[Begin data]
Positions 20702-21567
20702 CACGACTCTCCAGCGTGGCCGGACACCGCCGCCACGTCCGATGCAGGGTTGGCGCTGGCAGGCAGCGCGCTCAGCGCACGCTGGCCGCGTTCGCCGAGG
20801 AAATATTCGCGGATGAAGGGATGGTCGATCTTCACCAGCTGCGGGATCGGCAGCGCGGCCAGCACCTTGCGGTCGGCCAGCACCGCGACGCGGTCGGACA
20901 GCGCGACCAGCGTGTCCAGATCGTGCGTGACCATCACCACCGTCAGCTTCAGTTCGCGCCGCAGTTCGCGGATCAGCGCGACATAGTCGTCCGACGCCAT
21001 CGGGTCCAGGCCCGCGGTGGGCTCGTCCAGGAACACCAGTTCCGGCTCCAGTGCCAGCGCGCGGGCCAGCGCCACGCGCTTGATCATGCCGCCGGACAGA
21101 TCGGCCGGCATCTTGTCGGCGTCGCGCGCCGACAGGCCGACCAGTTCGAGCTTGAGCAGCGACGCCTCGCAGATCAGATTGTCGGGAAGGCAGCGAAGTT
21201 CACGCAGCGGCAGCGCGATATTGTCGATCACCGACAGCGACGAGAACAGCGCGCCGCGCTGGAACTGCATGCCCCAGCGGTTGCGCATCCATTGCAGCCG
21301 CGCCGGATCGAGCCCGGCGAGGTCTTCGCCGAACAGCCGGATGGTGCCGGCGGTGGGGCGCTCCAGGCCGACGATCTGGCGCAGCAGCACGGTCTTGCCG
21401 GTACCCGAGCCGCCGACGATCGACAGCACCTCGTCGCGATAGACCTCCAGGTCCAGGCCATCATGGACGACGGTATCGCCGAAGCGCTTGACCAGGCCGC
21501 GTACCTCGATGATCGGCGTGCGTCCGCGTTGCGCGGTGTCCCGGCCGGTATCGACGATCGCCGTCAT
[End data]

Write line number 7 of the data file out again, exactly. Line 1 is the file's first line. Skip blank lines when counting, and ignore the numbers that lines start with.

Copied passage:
21201 CACGCAGCGGCAGCGCGATATTGTCGATCACCGACAGCGACGAGAACAGCGCGCCGCGCTGGAACTGCATGCCCCAGCGGTTGCGCATCCATTGCAGCCG